Dear First Year Student,
Welcome to your last weekend before you arrive at Wofford College. Congratulations on becoming a member of the Wofford Class of 2017. We expect great things from you and all your peers, and we are looking forward to getting to know you well in the days to come.
If you’ll permit me, I’d like to make a few suggestions for you, give you some tips that I think might help make your transition go a bit more smoothly. My ideas come from having been a faculty member at Wofford since 1991, and having worked with first year students (you’ll forgive me if I slip and use the term freshmen, I am a bit old-school) every fall. Here’s a list of things I think you need to bring, and a few to leave behind.
Bring your curiosity. All those questions you have, all those conundrums you haven’t worked out, all those puzzles that keep you awake at night, pack them up and make sure they arrive intact. In college there are no ‘dumb questions.’ I can’t promise you that we have all the answers; in fact, some of your inquiries may be unanswerable. But if there is a reason for the academy to exist, it is to ask and seek answers to questions in all disciplines and all experiences of life. Whatever you are curious about, there will be someone at Wofford to talk to, a person who perhaps asked the same question or faced the same problem.
Bring your openness to others. Your generation is praised for its acceptance, for the way it takes race, gender, ethnicity, and sexual orientation in stride. Bring your smiles, handshakes, and hugs. You are Wofford family now. Keep that in mind, especially during orientation, and you will find that homesickness can be kept at bay. Instead of missing your first family, stay focused on getting to know your new one.
Bring your enthusiasm. Bring your creativity. Bring the joy of being so young. There’s no shame in being a freshman, there’s only the knowledge that there’s a lot to learn in a very short time, so many things to master, from how to write a BIO 150 poster to how to wash your clothes. It’s a ton of stuff, but you can handle it.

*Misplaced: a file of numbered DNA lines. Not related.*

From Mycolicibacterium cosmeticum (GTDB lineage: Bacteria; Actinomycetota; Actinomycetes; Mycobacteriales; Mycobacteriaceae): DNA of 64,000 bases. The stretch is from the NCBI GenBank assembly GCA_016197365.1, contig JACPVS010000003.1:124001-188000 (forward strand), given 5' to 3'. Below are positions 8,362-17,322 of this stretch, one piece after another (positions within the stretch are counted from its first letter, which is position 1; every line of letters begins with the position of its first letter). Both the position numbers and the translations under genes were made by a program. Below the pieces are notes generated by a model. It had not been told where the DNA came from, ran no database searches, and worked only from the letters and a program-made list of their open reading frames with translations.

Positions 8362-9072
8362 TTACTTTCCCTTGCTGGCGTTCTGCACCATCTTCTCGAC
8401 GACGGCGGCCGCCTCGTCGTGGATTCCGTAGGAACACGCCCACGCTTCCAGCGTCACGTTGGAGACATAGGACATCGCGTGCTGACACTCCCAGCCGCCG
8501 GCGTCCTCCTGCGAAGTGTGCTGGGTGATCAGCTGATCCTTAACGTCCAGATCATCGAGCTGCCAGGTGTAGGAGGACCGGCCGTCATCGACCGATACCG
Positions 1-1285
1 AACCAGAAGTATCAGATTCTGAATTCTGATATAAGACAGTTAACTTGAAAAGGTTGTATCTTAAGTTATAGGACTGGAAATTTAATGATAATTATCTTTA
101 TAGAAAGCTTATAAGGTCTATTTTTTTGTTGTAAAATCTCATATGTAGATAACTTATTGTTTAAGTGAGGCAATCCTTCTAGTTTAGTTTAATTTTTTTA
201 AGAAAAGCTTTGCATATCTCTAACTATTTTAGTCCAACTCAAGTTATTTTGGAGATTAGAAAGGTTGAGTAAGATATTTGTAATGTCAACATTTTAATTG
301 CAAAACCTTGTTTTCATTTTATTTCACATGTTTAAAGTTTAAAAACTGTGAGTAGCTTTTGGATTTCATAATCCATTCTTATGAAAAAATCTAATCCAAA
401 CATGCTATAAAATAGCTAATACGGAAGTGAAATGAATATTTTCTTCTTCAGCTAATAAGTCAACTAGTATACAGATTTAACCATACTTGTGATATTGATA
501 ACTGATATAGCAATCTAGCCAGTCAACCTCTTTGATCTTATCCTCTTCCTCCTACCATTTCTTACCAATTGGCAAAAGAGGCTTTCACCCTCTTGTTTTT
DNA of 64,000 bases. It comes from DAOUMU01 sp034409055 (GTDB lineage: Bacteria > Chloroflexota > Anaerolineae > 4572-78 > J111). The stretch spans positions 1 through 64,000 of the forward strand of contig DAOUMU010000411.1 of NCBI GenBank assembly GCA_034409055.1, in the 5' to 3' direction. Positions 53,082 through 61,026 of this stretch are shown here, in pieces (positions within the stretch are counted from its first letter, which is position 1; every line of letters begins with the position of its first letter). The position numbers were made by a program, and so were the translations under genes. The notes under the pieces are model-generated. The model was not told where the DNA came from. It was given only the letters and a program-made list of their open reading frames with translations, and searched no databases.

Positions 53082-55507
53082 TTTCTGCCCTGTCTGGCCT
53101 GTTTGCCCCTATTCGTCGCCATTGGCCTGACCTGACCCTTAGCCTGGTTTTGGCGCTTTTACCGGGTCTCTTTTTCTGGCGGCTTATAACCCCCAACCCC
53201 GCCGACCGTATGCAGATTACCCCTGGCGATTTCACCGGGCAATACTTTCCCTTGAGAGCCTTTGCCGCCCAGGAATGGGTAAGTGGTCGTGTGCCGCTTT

So what should you leave at home? Trust me, you don’t need every t-shirt you own, or every electronic gadget, or a television with a screen that rivals the stadium jumbotron. You don’t need a stack of reference books or even your Harry Potter collection. (We have a library. Learn to use it!) You don’t need your spelling bee trophies, you don’t need your beauty pageant ribbons or your little league mitts. Sure there will be things from high school you will want with you as fond reminders of good times, but if you continue to wear all your old ‘spirit day’ shirts and brag about how you were the ‘Pumpkin Princess,’ then you may have trouble adapting to life at college.
What’s the most important thing to leave at home? Without a doubt, the most important thing to stay behind is your ‘senior’ attitude. Maybe you were a ‘big deal’ at your school. Maybe you were class president and head cheerleader or valedictorian and football captain. But so were a lot of other members of your class. Nobody comes in as number one, and everyone has to work hard to do well. If your academic attitude can be summed up in these words—‘well, I never had to crack a book to get good grades’—then it most definitely needs to stay at home with your parents. Every year I try to say this to freshmen, as nicely as I can, and every year some of these young people roll their eyes and sneer. About a month later, they’re wiping their eyes and blowing their noses, wondering ‘how could this terrible grade have happened.’ Welcome to college—you’re not in high school any more!
This is one of the most exciting weekends of your lives. You’re saying goodbye not only to family and friends, but also to a version of yourself. A new place waits for you; you can become a new person within it. Take the best of who you are, of your good attitudes and attributes, and try to leave the trivial, the unnecessary, and the unflattering aspects behind.
We can’t wait to meet you. We’ll see you soon.